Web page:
5. Network. Support other writers, and compliment your favorite published authors. No one but a jerk would resent being approached in a polite, appropriate manner to be told that you love his or her books. Positive output generates positive responses. Don’t expect an immediate payback, but people have long memories for those who support them—and those who do them dirt.

6. Study the market. Don’t necessarily chase it, but be aware of what’s selling and what isn’t. Of course, if you’re a genius or if there’s a book you simply have to write, go ahead.

7. Before you start a novel, jot down the central idea and make sure it’s focused and workable.

8. Analyze the books you love, particularly those that were published recently. Diagram a couple of plots chapter by chapter. Retype a few passages that you find particularly effective—openings, in particular. This is tedious and time consuming, but you’ll be amazed how much you learn.

9. Once you sell, read your contracts. Don’t let them scare you. Even if you have an agent, watch for glitches or areas that confuse you. Hunt down model contracts and study them, but don’t expect perfection.

That’s all I can think of now. Good luck!


To learn more about Jackie, please visit her Website at http://www.jacquelinediamond.com. She blogs on the 1st and 15th of each month at http://harauthors.blogspot.com/. Her newest book, Baby in Waiting, will be available at all major bookstores and can be pre-ordered online from Amazon.com and Barnes & Noble.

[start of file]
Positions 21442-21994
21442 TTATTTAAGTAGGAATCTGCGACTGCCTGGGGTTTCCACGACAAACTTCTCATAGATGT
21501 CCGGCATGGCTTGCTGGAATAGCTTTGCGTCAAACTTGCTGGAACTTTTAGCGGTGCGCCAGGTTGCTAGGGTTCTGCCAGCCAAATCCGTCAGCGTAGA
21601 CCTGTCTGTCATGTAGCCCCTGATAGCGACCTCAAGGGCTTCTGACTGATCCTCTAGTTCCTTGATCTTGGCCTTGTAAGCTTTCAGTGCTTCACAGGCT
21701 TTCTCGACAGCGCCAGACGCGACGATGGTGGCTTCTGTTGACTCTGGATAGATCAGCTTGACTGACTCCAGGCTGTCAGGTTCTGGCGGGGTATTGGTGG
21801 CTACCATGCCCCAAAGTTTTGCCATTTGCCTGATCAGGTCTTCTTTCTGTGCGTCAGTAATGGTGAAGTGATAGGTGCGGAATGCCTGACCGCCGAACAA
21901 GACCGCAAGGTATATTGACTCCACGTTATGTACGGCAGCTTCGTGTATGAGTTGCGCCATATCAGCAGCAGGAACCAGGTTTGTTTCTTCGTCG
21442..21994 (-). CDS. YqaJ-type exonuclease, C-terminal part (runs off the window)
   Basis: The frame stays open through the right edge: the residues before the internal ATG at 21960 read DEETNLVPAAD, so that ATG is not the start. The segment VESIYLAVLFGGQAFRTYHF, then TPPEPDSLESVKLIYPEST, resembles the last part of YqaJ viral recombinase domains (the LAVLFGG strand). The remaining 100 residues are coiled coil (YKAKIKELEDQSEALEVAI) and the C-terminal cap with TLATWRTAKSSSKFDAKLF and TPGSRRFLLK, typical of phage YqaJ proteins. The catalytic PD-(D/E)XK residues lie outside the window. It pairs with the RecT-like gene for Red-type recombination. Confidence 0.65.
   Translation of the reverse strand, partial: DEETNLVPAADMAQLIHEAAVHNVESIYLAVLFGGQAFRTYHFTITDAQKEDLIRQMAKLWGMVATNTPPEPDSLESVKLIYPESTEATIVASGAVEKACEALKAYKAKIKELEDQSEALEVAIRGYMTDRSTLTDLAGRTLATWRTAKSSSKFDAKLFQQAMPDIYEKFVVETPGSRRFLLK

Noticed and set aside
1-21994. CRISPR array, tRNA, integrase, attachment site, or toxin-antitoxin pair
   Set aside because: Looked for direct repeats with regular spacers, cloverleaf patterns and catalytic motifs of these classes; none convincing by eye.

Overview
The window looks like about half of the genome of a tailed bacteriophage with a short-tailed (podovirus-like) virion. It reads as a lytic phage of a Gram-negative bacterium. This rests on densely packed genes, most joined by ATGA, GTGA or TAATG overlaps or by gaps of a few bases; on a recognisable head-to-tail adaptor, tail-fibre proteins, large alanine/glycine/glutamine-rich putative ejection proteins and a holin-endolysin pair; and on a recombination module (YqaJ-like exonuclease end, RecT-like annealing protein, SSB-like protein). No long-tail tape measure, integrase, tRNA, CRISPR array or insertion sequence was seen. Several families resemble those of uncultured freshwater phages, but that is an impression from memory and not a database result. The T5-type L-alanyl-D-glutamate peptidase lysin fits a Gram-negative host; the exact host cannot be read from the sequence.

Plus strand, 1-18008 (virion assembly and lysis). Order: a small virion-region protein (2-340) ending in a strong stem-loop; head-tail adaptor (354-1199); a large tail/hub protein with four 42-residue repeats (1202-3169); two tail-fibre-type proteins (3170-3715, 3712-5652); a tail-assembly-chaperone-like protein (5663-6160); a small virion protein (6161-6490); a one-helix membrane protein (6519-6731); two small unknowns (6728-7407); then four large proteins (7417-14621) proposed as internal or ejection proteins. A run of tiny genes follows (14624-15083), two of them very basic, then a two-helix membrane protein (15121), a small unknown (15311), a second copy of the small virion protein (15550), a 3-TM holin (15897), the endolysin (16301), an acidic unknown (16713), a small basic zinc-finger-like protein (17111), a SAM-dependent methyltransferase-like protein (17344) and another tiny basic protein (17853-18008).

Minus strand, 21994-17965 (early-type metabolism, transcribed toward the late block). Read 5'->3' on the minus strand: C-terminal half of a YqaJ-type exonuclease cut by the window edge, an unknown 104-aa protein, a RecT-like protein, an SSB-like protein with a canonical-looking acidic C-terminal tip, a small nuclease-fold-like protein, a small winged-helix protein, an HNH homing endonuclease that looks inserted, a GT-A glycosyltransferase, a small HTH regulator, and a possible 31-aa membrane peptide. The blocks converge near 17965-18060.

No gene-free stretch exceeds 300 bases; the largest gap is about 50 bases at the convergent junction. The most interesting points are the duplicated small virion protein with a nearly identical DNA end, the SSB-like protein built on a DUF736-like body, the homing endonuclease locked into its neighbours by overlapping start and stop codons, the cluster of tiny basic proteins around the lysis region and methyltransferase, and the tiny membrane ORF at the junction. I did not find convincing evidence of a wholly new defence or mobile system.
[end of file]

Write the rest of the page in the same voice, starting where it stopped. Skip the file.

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Advice to Myself as a Newbie Author

June 22, 2008 by in category Archives tagged as ,

by Shauna Roberts

Today’s Guest: Farrah Rochon

A native of south Louisiana, Farrah Rochon’s debut novel, Deliver Me, garnered rave reviews. The second novel in her Holmes Brothers series, Release Me, was released in May 2008 by Dorchester Publishing. The third and final installment in the series, Rescue Me, will be released in June 2009. Farrah also has a Christmas novella, “A Change of Heart,” in the forthcoming holiday anthology The Holiday Inn (October 2008).

Farrah, if you could travel back in time to before you were first published, what advice would you give yourself?

I’ve had quite an education in the business of publishing since the release of my debut novel last spring, and there are a number of things I wish I’d known a year and a half ago. Here’s a list of the top five pieces of advice I would give the previously unpublished Farrah Rochon:

1. Be ready to promote, promote, promote. Not every writer who publishes with a New York house will get the royal treatment, but you’ll be expected to get a respectable sell-through, no matter what. Self-promotion will be a huge key to your eventual success.

2. Don’t be surprised when not everyone is as excited about your good news as you’d hope they would be. Remember that you cannot count on others for your happiness.

3. Keep your ears open for advice from those who have gone before you. You are lucky enough to belong to an organization of writers who share their wisdom freely. Listen when they discuss how to tactfully approach your editor about disagreements with her revisions and to deal with the other issues you will eventually encounter.

4. Take a class in time management. You’ll need it.

5. Remember to take a step back and enjoy this process. After all, you will be living your dream.


To learn more about Farrah, please visit her Website at http://www.FarrahRochon.com or her blog at http://FarrahRochon.blogspot.com.

Her books are available at brick-and-mortar bookstores as well as online from Amazon.com and Barnes & Noble.